Child in the Woods

“God has given me this child…and she is in God’s hands!”

I have had many folks question how we could consider taking our young teen on a long distance, multi-week backpacking trip. Although I usually just smile and make some inane comment about how much she enjoyed the trip, my thoughts scream out “I had no other choice! This is exactly what she NEEDED!”

We have tended to be “outside-the-box” parents, homeschooling our kids, letting them explore interests, and helping them pursue passions. This one, our youngest, has extra challenges. She is very smart and learns some things quickly. At the same time, most “book-learning” takes extraordinary amounts of work. She craves social contact, but lacks many of the skills needed to be successful in building relationships with peers. She is often at the center of a hurricane of emotions, made more unbearable and unmanageable with extreme anxiety. Life sometimes feels like a never-ending series of appointments with therapists and doctors to find the help she needs to manage daily living. That’s no way to feel strong and successful in life…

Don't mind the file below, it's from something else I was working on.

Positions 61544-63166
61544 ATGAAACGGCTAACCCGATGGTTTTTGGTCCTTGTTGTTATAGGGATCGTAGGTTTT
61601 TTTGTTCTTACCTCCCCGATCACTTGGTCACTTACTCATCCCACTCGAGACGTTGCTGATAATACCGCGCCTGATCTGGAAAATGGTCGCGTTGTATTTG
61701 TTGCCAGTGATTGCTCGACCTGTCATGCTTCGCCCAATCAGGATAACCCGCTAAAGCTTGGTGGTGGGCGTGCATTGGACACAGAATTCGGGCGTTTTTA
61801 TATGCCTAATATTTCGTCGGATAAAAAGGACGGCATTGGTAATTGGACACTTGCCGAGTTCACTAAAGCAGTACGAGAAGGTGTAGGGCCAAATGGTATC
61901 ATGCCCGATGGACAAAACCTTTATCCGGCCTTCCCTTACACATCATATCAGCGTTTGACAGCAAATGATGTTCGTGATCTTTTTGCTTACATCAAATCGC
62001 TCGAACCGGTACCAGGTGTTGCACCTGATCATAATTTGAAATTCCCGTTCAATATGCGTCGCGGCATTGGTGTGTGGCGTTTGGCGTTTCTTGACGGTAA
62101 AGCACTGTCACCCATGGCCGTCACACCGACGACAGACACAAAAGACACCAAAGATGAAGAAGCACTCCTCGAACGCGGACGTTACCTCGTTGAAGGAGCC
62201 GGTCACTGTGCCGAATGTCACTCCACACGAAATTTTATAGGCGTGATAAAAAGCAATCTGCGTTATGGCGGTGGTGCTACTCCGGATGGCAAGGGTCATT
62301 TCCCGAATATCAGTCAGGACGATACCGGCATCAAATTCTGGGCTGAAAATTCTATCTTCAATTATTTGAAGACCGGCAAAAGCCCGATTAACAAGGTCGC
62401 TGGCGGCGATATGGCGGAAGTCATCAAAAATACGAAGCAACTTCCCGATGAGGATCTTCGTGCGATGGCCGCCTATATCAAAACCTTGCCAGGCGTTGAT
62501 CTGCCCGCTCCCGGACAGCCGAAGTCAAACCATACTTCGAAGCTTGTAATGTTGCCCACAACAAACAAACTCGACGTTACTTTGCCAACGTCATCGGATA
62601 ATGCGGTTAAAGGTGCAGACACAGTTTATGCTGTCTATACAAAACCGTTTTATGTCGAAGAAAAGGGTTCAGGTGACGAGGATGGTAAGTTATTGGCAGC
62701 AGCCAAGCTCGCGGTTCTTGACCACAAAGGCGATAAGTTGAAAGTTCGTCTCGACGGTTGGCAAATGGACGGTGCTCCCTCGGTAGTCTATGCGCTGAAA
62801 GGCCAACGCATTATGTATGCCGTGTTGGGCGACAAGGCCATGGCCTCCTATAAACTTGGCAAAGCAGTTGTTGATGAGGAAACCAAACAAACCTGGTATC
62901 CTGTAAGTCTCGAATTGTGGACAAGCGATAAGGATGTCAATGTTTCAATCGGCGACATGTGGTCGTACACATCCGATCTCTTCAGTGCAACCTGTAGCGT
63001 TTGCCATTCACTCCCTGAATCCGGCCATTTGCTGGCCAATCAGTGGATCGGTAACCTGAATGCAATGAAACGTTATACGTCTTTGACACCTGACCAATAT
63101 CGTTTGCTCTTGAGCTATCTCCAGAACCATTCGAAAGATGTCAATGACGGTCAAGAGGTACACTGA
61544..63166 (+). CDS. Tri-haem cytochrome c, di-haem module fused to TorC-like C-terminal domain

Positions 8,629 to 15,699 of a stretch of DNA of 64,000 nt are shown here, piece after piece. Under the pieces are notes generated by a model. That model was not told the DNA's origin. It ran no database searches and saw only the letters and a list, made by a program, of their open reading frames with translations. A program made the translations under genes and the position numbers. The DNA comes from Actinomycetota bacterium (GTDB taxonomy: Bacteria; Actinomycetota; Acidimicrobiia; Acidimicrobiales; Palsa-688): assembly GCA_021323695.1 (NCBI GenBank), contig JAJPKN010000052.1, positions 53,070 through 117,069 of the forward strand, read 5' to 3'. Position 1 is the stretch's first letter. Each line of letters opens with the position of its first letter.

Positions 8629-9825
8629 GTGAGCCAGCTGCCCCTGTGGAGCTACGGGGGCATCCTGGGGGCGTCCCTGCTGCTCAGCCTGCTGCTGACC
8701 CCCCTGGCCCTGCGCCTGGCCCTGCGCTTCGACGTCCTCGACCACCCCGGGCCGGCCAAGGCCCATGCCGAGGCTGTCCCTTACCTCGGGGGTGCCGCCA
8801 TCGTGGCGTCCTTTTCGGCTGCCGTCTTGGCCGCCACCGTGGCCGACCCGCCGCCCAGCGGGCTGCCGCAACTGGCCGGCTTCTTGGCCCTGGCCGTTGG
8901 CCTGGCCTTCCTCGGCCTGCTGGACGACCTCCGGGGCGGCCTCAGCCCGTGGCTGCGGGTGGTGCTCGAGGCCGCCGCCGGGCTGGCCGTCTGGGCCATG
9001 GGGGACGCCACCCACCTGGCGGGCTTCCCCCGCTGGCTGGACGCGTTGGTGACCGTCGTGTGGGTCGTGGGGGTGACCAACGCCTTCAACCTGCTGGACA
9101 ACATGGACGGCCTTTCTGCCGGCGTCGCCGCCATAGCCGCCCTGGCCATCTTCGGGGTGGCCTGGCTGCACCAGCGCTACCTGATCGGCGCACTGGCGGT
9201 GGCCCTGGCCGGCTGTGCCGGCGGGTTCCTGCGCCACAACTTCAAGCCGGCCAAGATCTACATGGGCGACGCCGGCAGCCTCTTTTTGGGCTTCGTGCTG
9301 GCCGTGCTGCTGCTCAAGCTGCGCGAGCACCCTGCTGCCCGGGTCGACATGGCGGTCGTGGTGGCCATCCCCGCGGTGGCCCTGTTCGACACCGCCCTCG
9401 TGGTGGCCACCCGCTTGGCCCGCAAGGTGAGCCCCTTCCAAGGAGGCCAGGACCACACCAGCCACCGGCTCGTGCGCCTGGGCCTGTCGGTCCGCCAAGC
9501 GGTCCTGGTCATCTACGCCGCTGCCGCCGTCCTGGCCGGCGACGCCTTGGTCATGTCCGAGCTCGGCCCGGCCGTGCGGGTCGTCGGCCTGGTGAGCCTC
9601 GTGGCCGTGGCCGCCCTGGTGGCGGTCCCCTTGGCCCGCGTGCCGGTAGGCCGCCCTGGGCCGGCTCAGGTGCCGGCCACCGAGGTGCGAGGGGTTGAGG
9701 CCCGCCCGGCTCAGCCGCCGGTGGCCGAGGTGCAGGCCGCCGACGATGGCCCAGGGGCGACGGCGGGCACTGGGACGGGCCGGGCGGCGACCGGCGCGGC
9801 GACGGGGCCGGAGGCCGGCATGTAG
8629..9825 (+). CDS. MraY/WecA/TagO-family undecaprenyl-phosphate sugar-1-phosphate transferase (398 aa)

child in the woods

Then we decided that she and I would spend a few months backpacking on the Appalachian Trail. As journaled here on this blog, I researched, planned, bought gear, and off we went. Along the way, we discovered that this is exactly what she needs! Being in nature brought anxiety and emotions to manageable levels. We could walk peacefully through most days. She enjoyed the social contacts along the way, with little of the stress that debilitates her in town.

Folks questioned how we could make her take this trip, focused on the physical dangers. We now realize that she and I will take many more adventures along the AT, focused on the personal healing that comes when this child is in the woods…

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5 thoughts on “Child in the Woods

  1. Everyone needs to find the path that works for them.  Your daughter is so fortunate to have parents that understand this and do the hard work to make it happen.  As a parent myself of a high-functioning autistic son, I so understand your efforts and commitment to your daughter.

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  2. Pingback: The Pursuit of Happiness | The Big Epic

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